Chapter Thirteen: The Birds

In the middle of the road there stood a robin. It was larger than the ones that Nyssa had seen back home, pecking at the lawn; this one was at least the size of a volleyball. Nyssa stopped before she could run it over. "Excuse me," she said. "I don't want to hurt you, could you please get out of the road?"

"Avoiding hitting birds in your path isn't actually about wanting to prevent harm to them," said the robin.

"Excuse me?" Nyssa said, blinking.

"If you actually cared about the welfare of robins," it continued, "you'd find a way to pursue the fulfillment of that value in your daily life, but actually you're only paying lip service to that interest because your friend the half-hour there is watching, and of course to avoid feelings of guilt. Even if you were alone, you'd still be just trying to convince yourself that you live up to your ideals of being the sort of person who helps, or trying to solidify your understanding of yourself as part of an ascendant anti-running-over-robins-with-your-curiosipede faction."

"I don't think I've ever heard of a robin welfare charity," said Nyssa, bemused.

"Well, charity isn't about helping, anyway," said the robin.

"Wait, what?"

"Donations to and volunteering for charities can seem to be about helping others," said the robin, "but really most charitable behavior is driven by other motives. People want to feel good about themselves, and they want to be in with the groups that donate to these charities - either just for the pleasure of group membership or because explicit perks like charity dinners and social events are exclusive to donors and volunteers. They feel nearly as rewarded by donations that do nothing useful for anyone, donations that do a little good for a few people, and donations that do a lot for many people, and don't usually do any research to tell which is which. If someone tells you that they donate a lot to charity, what goes through your mind?"

"That seems nice of them?" Nyssa said tentatively.

"But of course they could say that whether or not they gave to a charity that helped people. They might donate to policy campaigns you'd despise," said the Robin. "They might pour massive amounts of funding into an art museum, while gallery basements are full of astronomically valuable pieces they refuse to sell and have no interest in displaying. They might be foisting off canned goods on a soup kitchen which could better be spending pennies on the dollar if they just received money and could make the purchases themselves. All of these donations serve equally to make you think, 'That seems nice,' and elevate the donor's status in your eyes and give them the opportunity to more closely affiliate with you. You might say it's better to pretend that charity is really about helping, but if honesty is important to you, you'll look at the real patterns of behavior and you'll notice just the same thing that I have."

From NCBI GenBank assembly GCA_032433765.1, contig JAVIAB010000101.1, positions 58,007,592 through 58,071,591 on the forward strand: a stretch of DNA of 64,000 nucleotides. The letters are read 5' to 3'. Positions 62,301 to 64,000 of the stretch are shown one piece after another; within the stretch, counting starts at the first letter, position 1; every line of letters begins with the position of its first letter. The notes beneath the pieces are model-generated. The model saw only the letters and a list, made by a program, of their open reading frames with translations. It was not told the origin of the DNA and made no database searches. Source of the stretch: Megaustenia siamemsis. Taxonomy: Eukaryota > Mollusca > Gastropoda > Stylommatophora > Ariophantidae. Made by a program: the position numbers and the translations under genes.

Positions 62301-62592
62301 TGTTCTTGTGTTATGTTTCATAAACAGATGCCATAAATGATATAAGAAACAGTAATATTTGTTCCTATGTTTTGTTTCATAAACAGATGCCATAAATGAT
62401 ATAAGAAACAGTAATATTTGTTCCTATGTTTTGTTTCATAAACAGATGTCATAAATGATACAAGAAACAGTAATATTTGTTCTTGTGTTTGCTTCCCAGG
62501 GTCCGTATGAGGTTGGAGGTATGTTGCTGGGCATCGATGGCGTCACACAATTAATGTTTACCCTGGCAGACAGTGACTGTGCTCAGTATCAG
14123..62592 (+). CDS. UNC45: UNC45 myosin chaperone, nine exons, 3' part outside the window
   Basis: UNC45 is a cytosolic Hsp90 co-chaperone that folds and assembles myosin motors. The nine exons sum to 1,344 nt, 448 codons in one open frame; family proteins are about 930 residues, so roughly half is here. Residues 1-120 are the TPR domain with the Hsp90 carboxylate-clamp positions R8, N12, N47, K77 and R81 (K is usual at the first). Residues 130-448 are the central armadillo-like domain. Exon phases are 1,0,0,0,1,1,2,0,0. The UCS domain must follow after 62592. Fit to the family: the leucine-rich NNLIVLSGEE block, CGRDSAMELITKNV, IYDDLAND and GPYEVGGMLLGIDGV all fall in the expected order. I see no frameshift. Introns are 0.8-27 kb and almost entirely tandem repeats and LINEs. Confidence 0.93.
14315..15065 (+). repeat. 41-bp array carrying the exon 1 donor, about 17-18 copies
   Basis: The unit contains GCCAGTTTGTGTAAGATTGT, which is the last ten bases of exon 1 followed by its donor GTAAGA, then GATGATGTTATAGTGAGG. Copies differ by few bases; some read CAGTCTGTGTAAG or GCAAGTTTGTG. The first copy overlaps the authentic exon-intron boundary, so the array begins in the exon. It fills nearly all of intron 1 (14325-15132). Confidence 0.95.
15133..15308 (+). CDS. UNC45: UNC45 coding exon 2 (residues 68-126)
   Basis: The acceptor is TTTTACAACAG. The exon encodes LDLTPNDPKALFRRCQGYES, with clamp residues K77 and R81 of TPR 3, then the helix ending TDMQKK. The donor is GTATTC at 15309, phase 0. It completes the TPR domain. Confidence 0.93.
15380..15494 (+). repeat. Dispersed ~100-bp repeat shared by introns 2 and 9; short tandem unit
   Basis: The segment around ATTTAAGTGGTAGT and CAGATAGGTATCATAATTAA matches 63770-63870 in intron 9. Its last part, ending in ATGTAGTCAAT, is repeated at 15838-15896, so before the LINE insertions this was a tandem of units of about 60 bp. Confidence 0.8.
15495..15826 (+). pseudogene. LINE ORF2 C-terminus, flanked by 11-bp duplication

"Look," said Nyssa, "I really do need to get by you, so I can go rescue the Princess."

"Rescuing the Princess isn't about the Princess's freedom," said the robin.

"- what?" spluttered Nyssa.

"You think - probably correctly - that if you rescue her, she'll act in ways that benefit you, or at least appease people whose regard you care about," explained the robin. "Then, you can reap direct compensation, and claim credit for her presence, and gain status and acclaim vastly outstripping what is necessary to earn it - in this case a single rescue mission. It seems very likely that if the Princess were instead an ordinary non-royal person mostly known for sitting at home and making paper snowflakes, with no one who especially missed her and no political questions that hinged on her absence, you'd leave the job to someone else - more likely no one at all, of course - and do something else that would better improve your material well being and cement your social position. Or maybe you'd talk a lot about how someone ought to save the poor woman, but only the potential to claim as much influence as the Princess has actually gets you moving, you see? I expect this is the first person you've ever gone on a quest to rescue in your entire life, and it's no coincidence that it's a Princess."

"She'll still be rescued when I'm done," said Nyssa crossly.